The Non-fiction Side to the Fiction

A Guide to the Reschen Valley Series
So, what in the series is true and what has been “manipulated” for the sake of story in the Reschen Valley series?
Photo by Florian Klauer on Unsplash

Here’s a list of decisions I took in developing the world, the characters and the plot of this tragic story:

1. Names of Locations
The Reschen Valley is actually called the Obervinschgau Tal or Alta Venosta. That’s a mouthful, right? Which is why I changed it. ūüôā The Reschen Pass does exist. The town of Reschen, does exist. Reschensee (or Reschen Lake) does exist and if you are referring to it in Italian, it’s Rescia.
All of the villages, hamlets and towns retain their real anglicized names including Meran or Merano and Bozen and Bolzano.
2. The Characters and Places that were wholly fictionalized and how they got their names
The Thalers did not exist per se (pretty much nobody did, see below). And I didn’t know why, but from the moment I wrote the¬†very first scene, I knew there had to be a dog. Five years later, I was interviewing locals from Graun and Reschen (including the descendants of the represented inn mentioned below) who remembered the flooding out of their valley. I said, “I don’t know why, but I feel there must be a dog in the book. The dog is important. What role did dogs play in your lives?”
There was a huge hullaballoo as they turned to each other and started talking about “the dogs”. “The dogs,” one explained when they’d calmed down, “used to get shot by the police if they were not tied up. Can you imagine? A farm dog? Even if it was just on your property! No leash? Bam!” It was clear that-for symbolic purposes-I was right about the dogs. I needed at least one. In Book 4, this will be even more present.
That leads some to ask certain questions: Yes, I was inspired. Yes, as I explain in other blog entries, I saw ghosts. I dreamt of them. There was something clairvoyant going on in the process of writing this series. Take it or leave it. I can only share what I experienced: there were some seriously spooky, weird, downright unexplainable moments. Right down to when I met my contact in Reschen and realized that I had seen him in a dream months before.
Back to who did not exist: Jutta Hanny, Fritz Hanny, nor Alois. The “mongoloid” was also something that “rose out of the lake’s surface” when that cast of characters crawled into my Nissan Micra (read about it here).¬†Although, at first there was just a “fool” figure, and then I read something that happened in Vorarlberg, in Hohenems, by the Nazis, and I realized Alois’ purpose (Book 4). There was¬†a journeyman who came through the valley in the Fifties or Sixties, according to locals. But I just asked those locals whether that was even plausible. Florian already existed on the page and probably inspired by a trip I’d taken to Nuremberg and found out about these master carpenters.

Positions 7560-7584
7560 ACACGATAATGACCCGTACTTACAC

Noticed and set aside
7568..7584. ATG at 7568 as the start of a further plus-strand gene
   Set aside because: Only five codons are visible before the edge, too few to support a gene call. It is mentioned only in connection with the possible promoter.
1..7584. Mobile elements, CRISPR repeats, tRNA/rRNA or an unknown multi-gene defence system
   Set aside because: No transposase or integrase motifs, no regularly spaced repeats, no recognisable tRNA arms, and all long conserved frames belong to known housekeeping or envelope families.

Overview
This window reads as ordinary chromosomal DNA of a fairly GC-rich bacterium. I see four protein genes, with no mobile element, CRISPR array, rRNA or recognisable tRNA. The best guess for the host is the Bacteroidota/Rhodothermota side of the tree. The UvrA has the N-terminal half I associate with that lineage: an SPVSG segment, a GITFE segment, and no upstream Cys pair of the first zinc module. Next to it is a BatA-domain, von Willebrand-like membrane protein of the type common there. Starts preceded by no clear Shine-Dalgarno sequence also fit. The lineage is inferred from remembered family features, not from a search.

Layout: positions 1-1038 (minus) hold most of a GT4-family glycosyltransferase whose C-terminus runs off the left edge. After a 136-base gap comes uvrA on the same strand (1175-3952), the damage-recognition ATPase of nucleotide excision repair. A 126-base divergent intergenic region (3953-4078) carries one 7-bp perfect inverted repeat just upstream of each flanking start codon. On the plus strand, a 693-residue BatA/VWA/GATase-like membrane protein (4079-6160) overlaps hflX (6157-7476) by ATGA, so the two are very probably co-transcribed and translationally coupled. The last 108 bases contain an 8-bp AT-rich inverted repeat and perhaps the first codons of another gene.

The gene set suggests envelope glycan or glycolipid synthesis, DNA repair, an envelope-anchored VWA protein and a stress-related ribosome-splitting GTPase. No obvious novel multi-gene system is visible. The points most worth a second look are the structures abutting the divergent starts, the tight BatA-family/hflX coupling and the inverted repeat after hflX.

And the Post Inn was actually the Traube-Post, the name of which I wrestled with: I’d have had to¬†translate¬†it into Grape-Post and, to be honest, that did not work. First of all, in America, there’s a cereal of that name (well, kind of: Post makes a cereal called Grapenuts, the similarity was enough). Secondly, I don’t feel translating everything directly serves any great purpose, unless it does. ūüôā And sometimes, I just used the original language, a glossary of which you can find here. The Traube-Post still exists in Graun/Curon Venosta, right beneath St. Anna’s hill and chapel (and yes, the cemetery). It’s been relocated and rebuilt. You can go there and eat and say hello to Annie who was a child when the valley was flooded.
Here’s how I came up with the names for my characters: I visited all the local monuments and cemeteries and made a list. Italian and Tyrolean. One Austrian reader said, “There would be no name such as Hanny.” I grinned and said, “Is that so? Huh.” I did not tell her that there is a whole family buried in St. Anna’s cemetery with the family name of Hanny. I have learned to take such criticism as a duck would to rain: it just rolls off the back. Much healthier that way.
When my list was not sufficient, I did a search online for the most common names in Tyrol, in northern Italy, and so on. When I needed a new character name, I did not roll a die. I pictured what they looked like. I defined their characteristics. Then I tried the names out on my tongue. And when the name was right, it was right. And sometimes it wasn’t.
Angelo, for example,¬†was called Pietro for quite some time. Until he didn’t “talk to me” anymore. I was trying to write Chapter 7 of¬†No Man’s Land¬†back in 2010 (yes) and I couldn’t get it started. Frustrated,¬†I went for a walk, chanting, “Pietro, talk to me. Talk to me! You’re back from the Reschen Valley! What happens next?”
No response. (Which, for most of you, would seem logical.)